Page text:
“Man began not as an ape but as a thought form. Inherent within his make-up was a blueprint of the soul that was his life source and impetus to creativity. Imaginings had wings as birds now do; and man’s first words were angelic whispers that permeated every living thing with their breath.
This was how it was meant to be; and this is how it was for millions of years before the antecedents to modern man wrought havoc upon the Earth and himself.
Man is not inherently evil, just very different from the original plan. Is it any wonder that he cannot easily grasp his own nature?
Perhaps there is more a sense of promise by staying in the dark.”
(Unknown entity channeled 10/07/2002)
‘Energy trips the light fantastic and we all breathe a sigh of relief. There are wondrous things ‘out there’ too numerous to count, and too complete to experience as the aliens that we are. There are beginnings and there are endings, and this is one of many stories. Right now you are here and now. Feel the earth beneath your feet and smell the raindrops at your fingertips. A journey you began aeons ago is now coming to its end.’ (Phillips, 2002 – DR 9th July, London)
In the beginning there is me, and only me. I am at the centre of my own personal experience and the reality that I perceive from any given focus. That I am the same from one moment to the next is a gross misunderstanding of what life is about. To answer a question I posed myself at the time that the above quote was channelled and written, what lies in between life and death is a story. Stories are the very foundations of humanity and our peculiar perception of its existence. But in order to tell a story one needs time and time is a strange beast indeed and of its nature it is a human construct even though it may have its foundations on a much more profound level than is humanly perceived.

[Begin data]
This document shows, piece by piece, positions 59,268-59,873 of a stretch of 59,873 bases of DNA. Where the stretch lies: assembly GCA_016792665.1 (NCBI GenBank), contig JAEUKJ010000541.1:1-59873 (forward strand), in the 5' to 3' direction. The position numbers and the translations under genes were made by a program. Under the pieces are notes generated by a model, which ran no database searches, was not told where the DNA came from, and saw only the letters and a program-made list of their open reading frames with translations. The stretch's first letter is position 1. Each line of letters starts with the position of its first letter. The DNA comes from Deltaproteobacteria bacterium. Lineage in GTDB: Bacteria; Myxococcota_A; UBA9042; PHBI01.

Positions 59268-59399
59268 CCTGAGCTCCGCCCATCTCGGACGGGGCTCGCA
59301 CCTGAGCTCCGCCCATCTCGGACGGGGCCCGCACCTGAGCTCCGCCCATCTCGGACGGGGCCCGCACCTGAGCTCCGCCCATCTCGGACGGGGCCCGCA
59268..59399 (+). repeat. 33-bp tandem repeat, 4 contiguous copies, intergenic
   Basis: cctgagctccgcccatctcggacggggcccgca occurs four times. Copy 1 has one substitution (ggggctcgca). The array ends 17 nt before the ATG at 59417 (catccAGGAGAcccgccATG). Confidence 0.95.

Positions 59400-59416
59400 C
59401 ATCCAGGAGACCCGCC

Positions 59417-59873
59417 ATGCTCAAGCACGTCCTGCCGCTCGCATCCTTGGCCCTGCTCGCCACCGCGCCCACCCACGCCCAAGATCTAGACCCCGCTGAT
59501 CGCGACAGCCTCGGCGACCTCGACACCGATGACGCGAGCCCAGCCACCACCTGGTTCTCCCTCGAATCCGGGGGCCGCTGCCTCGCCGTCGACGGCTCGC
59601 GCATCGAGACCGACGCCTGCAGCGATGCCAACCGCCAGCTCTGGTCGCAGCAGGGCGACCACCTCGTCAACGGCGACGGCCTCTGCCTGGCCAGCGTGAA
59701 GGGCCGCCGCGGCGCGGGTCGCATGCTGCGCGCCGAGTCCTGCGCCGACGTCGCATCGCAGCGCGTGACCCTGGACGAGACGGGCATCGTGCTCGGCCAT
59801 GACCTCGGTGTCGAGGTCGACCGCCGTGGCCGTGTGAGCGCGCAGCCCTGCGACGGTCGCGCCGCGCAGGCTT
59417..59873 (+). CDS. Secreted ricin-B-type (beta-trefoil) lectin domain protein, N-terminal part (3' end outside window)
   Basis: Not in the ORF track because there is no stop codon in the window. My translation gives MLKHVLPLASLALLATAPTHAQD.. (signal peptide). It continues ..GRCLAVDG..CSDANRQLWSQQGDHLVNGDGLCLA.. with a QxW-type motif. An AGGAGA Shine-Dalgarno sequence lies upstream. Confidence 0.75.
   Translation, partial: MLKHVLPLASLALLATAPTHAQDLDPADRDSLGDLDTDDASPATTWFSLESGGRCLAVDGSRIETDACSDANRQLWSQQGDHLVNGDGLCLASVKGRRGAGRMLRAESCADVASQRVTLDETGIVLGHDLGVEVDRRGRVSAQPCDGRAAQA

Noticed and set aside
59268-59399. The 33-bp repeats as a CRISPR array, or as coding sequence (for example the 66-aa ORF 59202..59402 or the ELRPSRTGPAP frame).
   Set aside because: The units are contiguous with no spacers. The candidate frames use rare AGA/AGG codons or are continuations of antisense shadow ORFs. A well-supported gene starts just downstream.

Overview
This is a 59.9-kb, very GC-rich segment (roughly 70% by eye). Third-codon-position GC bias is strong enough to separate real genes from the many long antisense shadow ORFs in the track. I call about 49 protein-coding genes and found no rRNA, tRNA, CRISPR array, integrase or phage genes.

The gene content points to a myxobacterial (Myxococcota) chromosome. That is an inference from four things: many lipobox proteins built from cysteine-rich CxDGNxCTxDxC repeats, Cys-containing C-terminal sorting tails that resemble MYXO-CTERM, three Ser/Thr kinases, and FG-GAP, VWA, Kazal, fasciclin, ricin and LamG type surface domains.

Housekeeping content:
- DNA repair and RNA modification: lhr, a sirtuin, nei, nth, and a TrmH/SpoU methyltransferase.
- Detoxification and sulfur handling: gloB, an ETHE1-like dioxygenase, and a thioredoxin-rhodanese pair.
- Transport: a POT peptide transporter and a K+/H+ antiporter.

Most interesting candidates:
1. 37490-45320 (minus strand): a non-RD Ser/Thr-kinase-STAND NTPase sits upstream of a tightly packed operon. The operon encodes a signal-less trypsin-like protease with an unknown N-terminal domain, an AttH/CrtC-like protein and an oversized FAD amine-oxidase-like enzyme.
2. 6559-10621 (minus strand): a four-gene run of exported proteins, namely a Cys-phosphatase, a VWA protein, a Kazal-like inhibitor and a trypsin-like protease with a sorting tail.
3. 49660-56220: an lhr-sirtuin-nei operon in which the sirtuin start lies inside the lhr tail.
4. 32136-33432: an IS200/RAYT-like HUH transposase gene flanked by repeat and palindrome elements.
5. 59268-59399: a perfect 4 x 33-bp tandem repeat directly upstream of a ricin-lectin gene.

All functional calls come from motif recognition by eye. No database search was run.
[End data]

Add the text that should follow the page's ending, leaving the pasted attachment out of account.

Time is characteristic of physical human reality and it measures the way in which we choose to perceive life, in a linear, A to B manner. Yet measuring time is more difficult and based on individual perception. We might use a watch to measure time, yet the watch itself relies on your ability to look at it and read it. Time is much harder to measure within the scope of thoughts, memories and emotions. Life would seem to be a series of moments strung together by our ability to perceive one moment to the next. However, quantifying a ‘moment’ is near enough impossible. It is very difficult indeed to say when one moment begins and ends. It would perhaps be easier to describe it in terms of a focussed intensity. Our lives are full of moments, yet we only recall the ones that have an impact on us and that are relevant to us.
Beginnings and endings are terms that aid reflection, allowing us to pinpoint gestalts of intense focus.